And if you would like meanwhile to have a chat to us about how to solve your own marketing mix attribution problem, we would be delighted to discuss, so please get in touch.

 


UniFida logo

UniFida is the trading name of Marketing Planning Services Ltd, a London based technology and data science company set up in 2014. Our overall aim is to help organisations build more customer value at less marketing cost.

Our technology focus has been to develop UniFida. Our data science business comes both from existing users of UniFida, and from clients looking to us to solve their more complex data related marketing questions.

Marketing is changing at an explosive speed, and our ambition is to help our clients stay empowered and ahead in this challenging environment.


Is our day of reckoning coming soon? Measuring the effect of direct and indirect marketing channels

How do marketers measure the impact direct and indirect marketing channels have on the success of their campaigns?

At a recent conference organised in London by the Institute of Fundraising we asked an audience of around 70 people, all of whom work for charities, whether any had developed a reliable view of how different aspects of their marketing spend impacted their donations. Not a single person present was able to say yes.

In the distant past, before the internet had been invented, and when mail was the only direct channel, it was a whole sight simpler; all you needed to do was to create control groups that you didn’t mail, and then measure how they performed compared to those that you did.

But in today’s multi-channel world, measuring the effect of direct and indirect marketing channels is a problem of great complexity.

Our concern is that, because of the number of different channels and influences that can precede a customer action, like making an order, marketeers may have, to a large extent, given up.

But to do nothing leaves us with a £26bn per annum unanswered question just for the UK alone.

Clearly, there are in fact two very different questions to answer:

  1. First how to infer the effect of non-direct media like outdoor advertising and most of TV
  2. And second, how to measure the effect of those channels that are direct like Google PPC, direct mail or Facebook?

Measuring direct and indirect marketing channels

Most practitioners who want to measure non-direct channels use some kind of time series modelling, and this works reasonably well when we are just looking at summarised data, such as the overall sales value of an organisation in January.

But there are big limitations in that it’s relatively expensive to develop the models, they cannot get into the detail of campaign performance rather than looking at aggregated channels, and they rely on the advertiser varying the amount of spend each month in each channel.

When looking at the outcome from a time series model there is also always a large proportion of sales whose cause cannot be explained by the model, and this has to be assumed as being due to the influence of the brand.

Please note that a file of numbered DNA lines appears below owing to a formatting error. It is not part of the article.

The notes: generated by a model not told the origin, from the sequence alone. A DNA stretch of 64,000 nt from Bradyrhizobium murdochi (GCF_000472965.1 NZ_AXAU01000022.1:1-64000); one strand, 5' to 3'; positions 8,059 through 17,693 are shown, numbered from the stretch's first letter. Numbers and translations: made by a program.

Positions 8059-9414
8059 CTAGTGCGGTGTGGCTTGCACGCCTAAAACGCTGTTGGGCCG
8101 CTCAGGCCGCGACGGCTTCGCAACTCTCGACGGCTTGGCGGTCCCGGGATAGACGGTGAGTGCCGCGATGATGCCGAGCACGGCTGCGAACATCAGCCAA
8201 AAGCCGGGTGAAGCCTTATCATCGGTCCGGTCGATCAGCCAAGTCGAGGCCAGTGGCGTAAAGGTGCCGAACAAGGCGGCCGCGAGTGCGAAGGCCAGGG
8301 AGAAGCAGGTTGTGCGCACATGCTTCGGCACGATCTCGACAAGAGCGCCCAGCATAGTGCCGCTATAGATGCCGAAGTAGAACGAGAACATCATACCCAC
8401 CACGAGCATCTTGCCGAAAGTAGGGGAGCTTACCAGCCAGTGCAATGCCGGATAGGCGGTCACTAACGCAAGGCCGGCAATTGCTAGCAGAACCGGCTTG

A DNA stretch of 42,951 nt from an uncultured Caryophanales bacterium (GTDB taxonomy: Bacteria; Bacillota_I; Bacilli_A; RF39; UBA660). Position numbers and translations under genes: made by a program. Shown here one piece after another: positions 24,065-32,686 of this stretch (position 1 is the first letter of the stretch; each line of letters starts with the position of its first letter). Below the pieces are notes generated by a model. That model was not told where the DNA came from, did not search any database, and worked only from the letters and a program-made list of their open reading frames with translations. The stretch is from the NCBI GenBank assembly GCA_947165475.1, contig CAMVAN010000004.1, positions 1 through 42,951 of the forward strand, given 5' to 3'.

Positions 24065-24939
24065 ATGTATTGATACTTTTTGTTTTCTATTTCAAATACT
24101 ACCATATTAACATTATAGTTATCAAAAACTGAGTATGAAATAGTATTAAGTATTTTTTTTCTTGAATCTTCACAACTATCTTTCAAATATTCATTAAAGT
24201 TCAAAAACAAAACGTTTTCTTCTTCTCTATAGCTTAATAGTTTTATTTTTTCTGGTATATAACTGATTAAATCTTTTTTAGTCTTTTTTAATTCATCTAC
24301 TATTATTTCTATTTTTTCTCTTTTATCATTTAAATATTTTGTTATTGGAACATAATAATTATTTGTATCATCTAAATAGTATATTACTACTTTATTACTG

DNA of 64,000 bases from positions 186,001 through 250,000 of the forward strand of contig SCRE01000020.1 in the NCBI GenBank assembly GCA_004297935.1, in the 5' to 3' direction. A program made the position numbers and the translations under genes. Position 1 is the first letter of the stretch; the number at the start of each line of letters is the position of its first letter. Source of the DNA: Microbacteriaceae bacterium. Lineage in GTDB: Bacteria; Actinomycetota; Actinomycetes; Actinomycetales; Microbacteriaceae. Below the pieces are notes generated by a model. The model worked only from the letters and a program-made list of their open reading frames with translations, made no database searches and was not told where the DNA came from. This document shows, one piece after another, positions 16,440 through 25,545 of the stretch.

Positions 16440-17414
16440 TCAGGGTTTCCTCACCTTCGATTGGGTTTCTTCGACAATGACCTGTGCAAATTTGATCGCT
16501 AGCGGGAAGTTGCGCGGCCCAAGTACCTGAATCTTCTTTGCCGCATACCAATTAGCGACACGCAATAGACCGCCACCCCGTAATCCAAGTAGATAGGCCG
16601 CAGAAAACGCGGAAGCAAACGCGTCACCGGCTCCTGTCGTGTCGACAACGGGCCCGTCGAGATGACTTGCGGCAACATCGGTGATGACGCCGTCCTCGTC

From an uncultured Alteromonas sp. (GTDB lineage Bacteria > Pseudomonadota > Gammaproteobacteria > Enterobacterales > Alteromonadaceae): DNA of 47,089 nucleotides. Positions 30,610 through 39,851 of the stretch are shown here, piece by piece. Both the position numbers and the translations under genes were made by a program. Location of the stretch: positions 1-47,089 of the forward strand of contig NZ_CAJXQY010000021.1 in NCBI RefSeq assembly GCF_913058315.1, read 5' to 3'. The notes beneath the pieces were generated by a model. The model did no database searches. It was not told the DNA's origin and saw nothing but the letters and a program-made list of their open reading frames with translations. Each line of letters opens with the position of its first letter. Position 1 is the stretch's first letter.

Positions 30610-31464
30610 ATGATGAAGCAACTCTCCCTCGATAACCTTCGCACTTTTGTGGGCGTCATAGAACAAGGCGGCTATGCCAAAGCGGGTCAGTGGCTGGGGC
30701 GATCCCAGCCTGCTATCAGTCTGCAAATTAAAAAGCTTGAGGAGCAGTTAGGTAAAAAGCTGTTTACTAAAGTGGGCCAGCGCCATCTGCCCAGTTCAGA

However, where marketeers appear to have thrown in the towel unnecessarily, is in respect of measuring the effect of direct media, looking at online and offline channels in combination.

We don’t believe that any organisation selling goods or services to identified individuals, such as home shopping companies or travel or financial services to name but three, has to give up on measuring the impact of their direct channels.

But to do this measurement one needs to work back from each order, rather than forward from the spend in each channels, to unravel what is actually going on in the real world.

We approach this by looking at all the known interactions between an organisation and a customer in a 90-day window before an order is received.

We ignore all clicks, opens, opportunities to view etc. etc. indeed anything that cannot be directly related to an actual order event, and treat these just as noise.

What then comes to the surface is much more complex that any last click proponent would like to admit; we find ourselves looking at a unified view in which emails, PPC, social, natural search, mobile SMS, direct mail, OBTM and any other direct channel employed can each play their part.

This table is a real example of just five individual orders received by a home shopping company, and counts the times each different channel played a role in the 90 days before the order:

Customer type Catalogues received emails received Google PPC Direct entry Phone in Total
Existing 2 3 1 1 7
Existing 2 1 3
Existing 8 2 10
New 3 3
New 3 13 1 17

Even in this relatively simple example the first thing that become apparent is the wide diversity of the routes taken by customers before they actually placed their order.

The good news though is that once you have joined the online and offline data together, and considered the weighting to give to different channels, and to different time intervals prior to an order being received, you have here the solid building blocks for attributing actual value to the channels being deployed.